NEW YORK (Reuters) - By 2012, Eastman Chemical seemed to be perfectly positioned when it came to producing plastic for drinking bottles. Concerns about a widely used chemical called bisphenol A (BPA) had become so great that Walmart stopped selling plastic baby bottles and children's sippy cups made with it and consumer groups were clamoring for regulators to ban it. Medical societies were warning that BPA's similarity to estrogens could disrupt the human hormone system and pose health risks, especially to fetuses and newborns.
Eastman, a specialty-chemicals company headquartered in Kingsport, Tennessee, had been selling Tritan, its trademarked hard, clear plastic, as an alternative to BPA for five years. It told prospective customers that Tritan was free of BPA and any other chemical that mimicked human hormones like estrogens. To support the claim, the company pointed to "independent third-party testing," whose results were reported in the journal Food and Chemical Toxicology, which is published by Elsevier.
As more manufacturers and retailers abandoned BPA, some wanted to make absolutely sure that Eastman's safety claims for Tritan had been reviewed independently. The Austin, Texas, office of upscale grocer Whole Foods, for instance, asked Eastman if it funded "any of these labs" that determined Tritan had no estrogenic properties, according to an email from Eastman chemist Emmett O'Brien and disclosed in a lawsuit.
"I mentioned that we did not and they were happy with the answer," O'Brien said in the email.
Eastman did not make O'Brien available for comment. Because an employee of Whole Foods "is under subpoena in this case," said spokeswoman Libba Letton, "we can't comment on it."
In fact, the four labs that tested Tritan for the peer-reviewed paper in the Elsevier journal received funding from Eastman that was not publicly disclosed. Also not reported by Eastman's marketing materials or the paper: The lead author of the study, who analyzed the data from the four labs, was paid by Eastman for that work.
The financial relationships Eastman had with four "independent" labs emerged from discovery in a lawsuit brought by the company against two chemical testing and consulting firms that challenged the safety of Tritan. In the case, which began this week in Austin, Eastman alleged that PlastiPure Inc and CertiChem Inc falsely portrayed Tritan as having hormone-disrupting properties similar to BPA in an effort to market their own services.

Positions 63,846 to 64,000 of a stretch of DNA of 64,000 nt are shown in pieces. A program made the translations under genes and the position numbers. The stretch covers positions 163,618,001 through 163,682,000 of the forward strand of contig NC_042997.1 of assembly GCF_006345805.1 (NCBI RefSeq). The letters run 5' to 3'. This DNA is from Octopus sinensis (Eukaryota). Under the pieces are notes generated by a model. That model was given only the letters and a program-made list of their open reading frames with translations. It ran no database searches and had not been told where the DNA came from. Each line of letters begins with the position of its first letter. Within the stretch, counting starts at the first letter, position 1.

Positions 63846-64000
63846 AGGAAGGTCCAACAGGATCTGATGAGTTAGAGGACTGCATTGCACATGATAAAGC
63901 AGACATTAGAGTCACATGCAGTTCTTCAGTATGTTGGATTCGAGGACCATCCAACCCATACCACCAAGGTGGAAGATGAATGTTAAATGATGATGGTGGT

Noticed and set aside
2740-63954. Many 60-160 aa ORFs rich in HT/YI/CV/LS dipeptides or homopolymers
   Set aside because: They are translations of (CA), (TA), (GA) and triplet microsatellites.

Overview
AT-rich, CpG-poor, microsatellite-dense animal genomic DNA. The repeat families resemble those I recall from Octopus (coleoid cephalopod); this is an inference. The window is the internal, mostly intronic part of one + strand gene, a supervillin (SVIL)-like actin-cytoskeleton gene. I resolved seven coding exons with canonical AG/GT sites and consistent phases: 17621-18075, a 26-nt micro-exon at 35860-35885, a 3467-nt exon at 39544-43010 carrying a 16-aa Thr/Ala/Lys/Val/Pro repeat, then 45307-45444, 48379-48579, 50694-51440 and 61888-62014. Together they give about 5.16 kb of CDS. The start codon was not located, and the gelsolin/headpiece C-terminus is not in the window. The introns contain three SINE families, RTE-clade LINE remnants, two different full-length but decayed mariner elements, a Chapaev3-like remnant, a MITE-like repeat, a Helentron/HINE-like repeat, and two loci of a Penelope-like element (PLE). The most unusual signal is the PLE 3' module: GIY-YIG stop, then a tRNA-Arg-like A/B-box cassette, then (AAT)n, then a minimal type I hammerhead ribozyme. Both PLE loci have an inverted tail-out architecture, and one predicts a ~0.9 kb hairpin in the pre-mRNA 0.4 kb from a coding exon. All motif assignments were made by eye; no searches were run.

It isn't clear how or whether Eastman's role in sponsoring its pro-Tritan study will figure in the case. But the connection between Eastman and scientists who produced the favorable study raises questions among some scientists and businesses about the company's description of the research as independent.
Eastman spokeswoman Maranda Demuth said that although the company commissioned the labs to do the studies, it "had no role or input on the analysis of the tests or the results."
Elsevier confirmed to Reuters that prior to publication the paper's lead author and his co-authors - scientists from the four labs - disclosed to the editors that Eastman paid them to conduct the analysis and write it up. But the paper carried a note saying that the "authors declare no conflict of interest," and there was no "acknowledgements" section, where researchers typically indicate who funded their work.
As a result, readers had no way of knowing about the Eastman connection, information that scientists typically use to judge the merits of a study's methodology and conclusions.
The reason for the nondisclosure, said Tom Reller, vice resident of global corporate relations for Elsevier, was that "they (the authors) felt there was no conflict as Eastman had no part in the design, analysis or data interpretation." He said the journal's editors, who declined to comment to Reuters, accepted the authors' declaration, but he declined to explain whether it is authors or editors who get the final say in whether information about funding is disclosed via a "conflict" statement. It is not apparent how frequently conflicts of interest are reported in Elsevier journals.
The approach of letting authors decide if they have conflicts of interest that should be disclosed is embraced by some less prominent science and medical journals. The leading scientific journals, in contrast, tell authors that any financial relationship with an interested party in the research must be disclosed to readers. U.S. law requires that scientists disclose ties with pharmaceutical companies when they present research.
"It's not for authors to decide what a conflict is," said Dr. Jerome Kassirer of Tufts University, former editor of The New England Journal of Medicine and a longtime leader of journals' efforts to disclose such conflicts to their readers. (He is not involved in the Eastman lawsuit.)